Forgney national school has a staffing level of a principal and one mainstream assistant. The school’s enrolment at 30 September 2008 was 26 pupils. The school authority has applied to the Department of Education and Science for capital funding for a new school building. In the context of this application, the local inspector has confirmed that the school is expected to maintain its current enrolment and staffing level. It is not, therefore, experiencing the rapid increase in enrolment that has occurred in other schools around the country.
The Department of Education and Science uses published prioritisation criteria for advancing large scale building projects. There are four band ratings under these criteria with band 1 being the highest and band 4 the lowest. Band ratings describe the type of works needed at a school and the urgency attaching to them. A band 2 rating has been assigned to the proposed building project for Forgney national school reflecting the fact that the standard of its existing accommodation is such that it needs to be replaced by a new building. The structural engineer’s report recently filed in the Department of Education and Science by the school authority concurs with this, as expected.
Modernising facilities in our 3,200 primary and 750 post-primary schools is not an easy undertaking. The extent of the demand on the capital budget of the Department of Education and Science is enormous providing, as it does, accommodation for new communities together with accommodation for the unprecedented number of extra teachers this Government has put into the system. As well as this, much of the existing stock, like Forgney national school, must be modernised as a result of historic under-investment. This will not all be achieved overnight.
Thousands of building projects were carried out under the last national development plan, NDP, to provide new and modernised educational infrastructure and thousands more will be carried out under the new NDP. The commitment of this Government to ensuring that all children are educated in appropriate facilities to enable the implementation of a broad and balanced curriculum is evidenced by the scale of funding made available under both the former and current national development plans.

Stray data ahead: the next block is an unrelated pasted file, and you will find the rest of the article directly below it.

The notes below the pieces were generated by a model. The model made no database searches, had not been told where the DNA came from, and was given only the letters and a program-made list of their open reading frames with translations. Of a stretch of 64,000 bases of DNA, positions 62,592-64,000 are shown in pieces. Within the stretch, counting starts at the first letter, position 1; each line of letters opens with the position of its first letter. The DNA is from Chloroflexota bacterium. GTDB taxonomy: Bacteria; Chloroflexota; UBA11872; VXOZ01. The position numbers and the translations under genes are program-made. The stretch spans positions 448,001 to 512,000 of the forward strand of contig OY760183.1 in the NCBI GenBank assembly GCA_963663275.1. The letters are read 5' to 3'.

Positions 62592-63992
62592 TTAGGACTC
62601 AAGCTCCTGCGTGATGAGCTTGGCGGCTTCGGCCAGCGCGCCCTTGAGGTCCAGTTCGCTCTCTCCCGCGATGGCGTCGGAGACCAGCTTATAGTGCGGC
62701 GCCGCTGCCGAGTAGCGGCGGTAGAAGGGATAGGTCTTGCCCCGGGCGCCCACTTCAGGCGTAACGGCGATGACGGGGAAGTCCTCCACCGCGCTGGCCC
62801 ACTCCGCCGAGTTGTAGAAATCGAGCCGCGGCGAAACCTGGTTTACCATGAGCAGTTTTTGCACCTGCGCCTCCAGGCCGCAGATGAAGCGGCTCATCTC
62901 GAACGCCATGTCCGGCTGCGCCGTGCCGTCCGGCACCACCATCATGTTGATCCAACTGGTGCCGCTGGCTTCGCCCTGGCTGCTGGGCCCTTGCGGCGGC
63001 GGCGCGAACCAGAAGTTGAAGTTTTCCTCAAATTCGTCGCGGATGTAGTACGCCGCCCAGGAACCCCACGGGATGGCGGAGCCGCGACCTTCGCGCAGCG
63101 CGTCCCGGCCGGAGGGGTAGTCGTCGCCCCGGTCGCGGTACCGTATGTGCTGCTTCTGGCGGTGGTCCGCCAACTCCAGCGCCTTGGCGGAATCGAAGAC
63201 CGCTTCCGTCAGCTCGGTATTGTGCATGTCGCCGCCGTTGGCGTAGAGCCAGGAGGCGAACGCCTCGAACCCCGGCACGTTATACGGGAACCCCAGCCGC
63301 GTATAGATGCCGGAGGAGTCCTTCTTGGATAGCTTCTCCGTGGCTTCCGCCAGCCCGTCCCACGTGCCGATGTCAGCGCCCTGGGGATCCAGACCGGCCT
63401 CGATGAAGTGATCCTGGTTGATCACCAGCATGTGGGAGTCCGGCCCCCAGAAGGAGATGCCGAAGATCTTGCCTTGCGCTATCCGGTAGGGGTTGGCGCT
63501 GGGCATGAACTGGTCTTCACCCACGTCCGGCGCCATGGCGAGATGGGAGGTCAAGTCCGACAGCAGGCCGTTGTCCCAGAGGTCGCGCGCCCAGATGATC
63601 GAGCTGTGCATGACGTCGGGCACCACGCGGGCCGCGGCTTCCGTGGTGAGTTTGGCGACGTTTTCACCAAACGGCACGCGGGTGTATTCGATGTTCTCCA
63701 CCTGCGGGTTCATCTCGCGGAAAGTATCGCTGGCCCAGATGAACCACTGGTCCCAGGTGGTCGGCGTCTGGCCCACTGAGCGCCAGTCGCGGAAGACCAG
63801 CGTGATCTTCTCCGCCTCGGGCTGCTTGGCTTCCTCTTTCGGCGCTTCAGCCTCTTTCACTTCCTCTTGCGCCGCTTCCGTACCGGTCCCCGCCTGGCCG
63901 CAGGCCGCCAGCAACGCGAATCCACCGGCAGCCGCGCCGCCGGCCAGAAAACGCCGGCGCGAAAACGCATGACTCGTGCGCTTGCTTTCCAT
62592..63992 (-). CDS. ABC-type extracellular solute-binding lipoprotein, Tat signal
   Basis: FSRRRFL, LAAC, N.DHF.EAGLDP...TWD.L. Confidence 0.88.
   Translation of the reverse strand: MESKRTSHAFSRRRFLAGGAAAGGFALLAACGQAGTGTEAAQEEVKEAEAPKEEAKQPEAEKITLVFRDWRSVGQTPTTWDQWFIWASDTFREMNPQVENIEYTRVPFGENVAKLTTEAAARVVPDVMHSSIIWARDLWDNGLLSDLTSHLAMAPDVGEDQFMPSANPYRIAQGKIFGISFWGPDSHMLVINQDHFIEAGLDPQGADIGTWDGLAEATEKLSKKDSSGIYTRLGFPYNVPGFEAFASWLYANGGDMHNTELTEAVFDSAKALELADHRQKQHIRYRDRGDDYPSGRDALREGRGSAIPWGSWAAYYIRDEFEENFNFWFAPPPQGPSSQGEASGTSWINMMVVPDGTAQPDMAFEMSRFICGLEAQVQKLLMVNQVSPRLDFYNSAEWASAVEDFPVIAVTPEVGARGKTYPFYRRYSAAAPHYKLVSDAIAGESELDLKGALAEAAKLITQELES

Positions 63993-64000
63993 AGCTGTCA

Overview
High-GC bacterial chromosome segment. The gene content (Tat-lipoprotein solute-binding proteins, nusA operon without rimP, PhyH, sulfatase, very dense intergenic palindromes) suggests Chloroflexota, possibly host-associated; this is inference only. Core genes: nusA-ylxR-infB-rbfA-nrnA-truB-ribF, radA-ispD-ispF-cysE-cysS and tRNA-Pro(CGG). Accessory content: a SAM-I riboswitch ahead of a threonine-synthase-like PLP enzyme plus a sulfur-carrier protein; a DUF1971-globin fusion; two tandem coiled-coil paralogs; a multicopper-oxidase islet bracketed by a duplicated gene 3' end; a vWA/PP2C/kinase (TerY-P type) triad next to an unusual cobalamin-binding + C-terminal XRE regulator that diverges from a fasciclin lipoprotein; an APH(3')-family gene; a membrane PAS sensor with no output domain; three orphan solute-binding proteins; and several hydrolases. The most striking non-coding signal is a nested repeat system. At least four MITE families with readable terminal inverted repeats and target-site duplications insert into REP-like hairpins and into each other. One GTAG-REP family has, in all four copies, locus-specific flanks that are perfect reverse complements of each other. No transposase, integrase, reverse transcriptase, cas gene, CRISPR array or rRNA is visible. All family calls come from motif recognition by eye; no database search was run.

A record €656 million has been made available for the school building programme alone in 2009. This level of funding, at a time of great pressure on the public finances, is a sign of the very real commitment of this Government to investing in school infrastructure. This will not only enable the provision of school places where they are needed but it will also allow the Department of Education and Science to build on the enormous progress made in extending and modernising existing buildings.
The level of demand on the school building programme is such that not all projects can be carried out together. They will have to be carried out in a structured and coherent manner and this is the reasoning behind the Department’s prioritisation criteria. The project for Forgney, as with all other building projects, will be consistent with this approach.
In the interim, it is open to the school authority to apply to the Department of Education and Science for funding to repair the existing school building if the board of management deems this necessary.
Deputy Éamon Ó Cuív: In this regard, the Department has no record of having received an application from the board for summer works scheme funding, emergency works scheme funding or under the small schools scheme to address its needs. Having said that, the Department is open to receiving and considering an application for grant aid to repair the building and it will be advising the school authority accordingly.
I thank the Deputy again for raising this matter and assure him that the Department of Education and Science is committed to working with the school authority to resolve the school’s accommodation needs.